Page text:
Thursday, February 24, 2005

Under $5 Hanging Fruit Worth $1.3 Trillion?

I found this article of interest. Not only because how big this market is, but how easy it can be penetrated.

From NWA For credit card cos, no purchase is too small for plastic.

For years, Marcia Levi refused to accept either credit or debit cards for purchases under $10 at her downtown gift shop, Chocolate Moose. Customers complained. She lowered the threshold to $5. Customers still complained, so two years ago she gave up on any minimum. "People come in and charge $2.25 for a card or $1.75 for jelly beans," said Levi, who co-owns Chocolate Moose with her sister Barbara. "It’s annoying. In the past two years, they’ve just whipped out the card without thinking about it, no matter how small the purchase."

The persistence of her customers was no accident. Visa International, MasterCard Inc. and other card companies are working hard to make sure that no purchase is too small for plastic.

Faced with a saturated market where just about everyone who wants a credit card has one, the companies have set their sights on what by one estimate is the $1.32 trillion in cash spent every year on purchases less than $5. Emboldened by consumers willing to download songs at 99 cents a pop or cell phone ring tones at $2 apiece, card companies are courting fast-food chains, taxi- cab companies and parking-meter manufacturers that have traditionally accepted only cash.

"Card companies tapped out the low-hanging fruit within the merchant community," said David Robertson, publisher of the Nilson Report, a payment card trade journal. "Now they’re going after merchants that have been reluctant to accept credit and debit cards."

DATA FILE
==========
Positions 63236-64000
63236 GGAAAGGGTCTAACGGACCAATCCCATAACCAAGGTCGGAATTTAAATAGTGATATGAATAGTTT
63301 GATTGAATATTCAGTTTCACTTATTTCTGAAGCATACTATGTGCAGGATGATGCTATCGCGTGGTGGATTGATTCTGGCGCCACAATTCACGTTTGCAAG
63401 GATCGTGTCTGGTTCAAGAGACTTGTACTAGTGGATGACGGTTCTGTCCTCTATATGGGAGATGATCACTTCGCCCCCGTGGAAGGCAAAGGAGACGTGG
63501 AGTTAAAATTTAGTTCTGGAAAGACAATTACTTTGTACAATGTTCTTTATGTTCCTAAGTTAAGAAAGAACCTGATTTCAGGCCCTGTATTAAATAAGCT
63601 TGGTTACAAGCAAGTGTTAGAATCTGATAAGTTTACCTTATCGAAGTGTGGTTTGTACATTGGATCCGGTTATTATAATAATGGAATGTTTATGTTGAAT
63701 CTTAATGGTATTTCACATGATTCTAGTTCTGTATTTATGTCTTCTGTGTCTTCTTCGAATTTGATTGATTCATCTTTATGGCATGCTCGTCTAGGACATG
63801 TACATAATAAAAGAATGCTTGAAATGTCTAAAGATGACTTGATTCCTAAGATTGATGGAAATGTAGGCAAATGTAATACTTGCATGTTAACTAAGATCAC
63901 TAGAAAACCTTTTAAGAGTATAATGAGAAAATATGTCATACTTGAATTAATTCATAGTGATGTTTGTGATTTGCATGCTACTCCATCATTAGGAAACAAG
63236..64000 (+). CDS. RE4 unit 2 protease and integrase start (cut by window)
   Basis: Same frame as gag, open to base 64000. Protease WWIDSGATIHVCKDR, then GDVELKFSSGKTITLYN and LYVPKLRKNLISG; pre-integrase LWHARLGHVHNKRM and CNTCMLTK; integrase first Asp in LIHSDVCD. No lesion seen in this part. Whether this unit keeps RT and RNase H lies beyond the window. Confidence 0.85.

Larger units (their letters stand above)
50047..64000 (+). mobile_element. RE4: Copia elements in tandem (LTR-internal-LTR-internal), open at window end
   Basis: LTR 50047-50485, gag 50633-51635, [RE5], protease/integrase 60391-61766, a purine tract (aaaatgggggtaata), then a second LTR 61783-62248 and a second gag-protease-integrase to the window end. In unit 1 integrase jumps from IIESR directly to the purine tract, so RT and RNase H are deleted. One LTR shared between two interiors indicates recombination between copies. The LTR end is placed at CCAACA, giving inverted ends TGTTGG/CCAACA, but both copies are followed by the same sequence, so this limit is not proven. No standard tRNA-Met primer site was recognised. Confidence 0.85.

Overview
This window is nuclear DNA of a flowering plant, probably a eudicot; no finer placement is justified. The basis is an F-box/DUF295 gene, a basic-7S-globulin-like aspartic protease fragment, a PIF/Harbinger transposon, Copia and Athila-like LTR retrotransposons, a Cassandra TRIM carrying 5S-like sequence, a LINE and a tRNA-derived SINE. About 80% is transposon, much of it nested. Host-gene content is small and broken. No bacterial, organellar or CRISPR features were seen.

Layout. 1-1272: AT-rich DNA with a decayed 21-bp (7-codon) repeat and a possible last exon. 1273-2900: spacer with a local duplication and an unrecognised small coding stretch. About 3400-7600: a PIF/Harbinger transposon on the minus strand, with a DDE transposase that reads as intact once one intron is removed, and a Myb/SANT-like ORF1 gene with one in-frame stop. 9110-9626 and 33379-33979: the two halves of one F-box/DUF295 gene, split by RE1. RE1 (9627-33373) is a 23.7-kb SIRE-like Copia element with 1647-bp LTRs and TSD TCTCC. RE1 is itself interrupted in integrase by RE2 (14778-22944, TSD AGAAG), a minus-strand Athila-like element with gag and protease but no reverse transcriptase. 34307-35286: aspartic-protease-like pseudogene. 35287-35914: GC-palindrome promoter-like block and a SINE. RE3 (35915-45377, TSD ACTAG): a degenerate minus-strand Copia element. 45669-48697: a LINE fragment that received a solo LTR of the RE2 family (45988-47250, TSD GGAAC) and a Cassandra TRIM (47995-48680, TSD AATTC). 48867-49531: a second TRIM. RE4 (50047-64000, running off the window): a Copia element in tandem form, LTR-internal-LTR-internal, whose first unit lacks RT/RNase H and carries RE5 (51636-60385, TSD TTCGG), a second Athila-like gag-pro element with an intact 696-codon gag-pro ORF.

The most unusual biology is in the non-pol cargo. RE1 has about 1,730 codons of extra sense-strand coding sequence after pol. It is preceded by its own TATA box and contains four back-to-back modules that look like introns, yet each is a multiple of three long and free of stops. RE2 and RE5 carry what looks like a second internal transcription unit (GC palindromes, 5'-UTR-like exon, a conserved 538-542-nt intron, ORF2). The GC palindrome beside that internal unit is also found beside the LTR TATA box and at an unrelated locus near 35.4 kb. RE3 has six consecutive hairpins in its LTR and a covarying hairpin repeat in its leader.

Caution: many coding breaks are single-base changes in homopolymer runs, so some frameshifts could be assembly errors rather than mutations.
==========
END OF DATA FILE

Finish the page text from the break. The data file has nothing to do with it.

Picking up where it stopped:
Visa and MasterCard — joint ventures made of up of thousands of banks that issue credit and debit cards — prohibit merchants from setting minimum payments. American Express, which issues it own credit cards, discourages minimums but allows them if the merchants apply the same limits to other cards they accept.

Card company executives recognize that the fee structure is a deal-breaker for many of the cashbased merchants they’re pursuing.

When Visa stopped requiring signatures for purchases of $15 or less in 2003, it also relaxed the merchant fees it charged. As a result, Visa transactions at fast-food restaurants nearly doubled in dollar value between 2003 and 2004, Pascarella said.

Another pitch is faster transactions. Swiping cards without signing receipts is much faster than fumbling around for pocket change, they say. And now, all the major card companies are experimenting with getting rid of the swiping altogether so that transactions move even faster.

Combine no minimum dollar amount requirements and a contactless solution(no paper, or keypads ) and you have created an entry to a $1.32 trillion dollar market. This will be done with a contactless credit card, sending an SMS, or waving your cellphone over a reader.

It's easy, quick, hassle free, gets miles and you get a monthly statement itemizing EVERY purchase.

This creates a huge opportunity for credit card companies AND service providers in my opinion.

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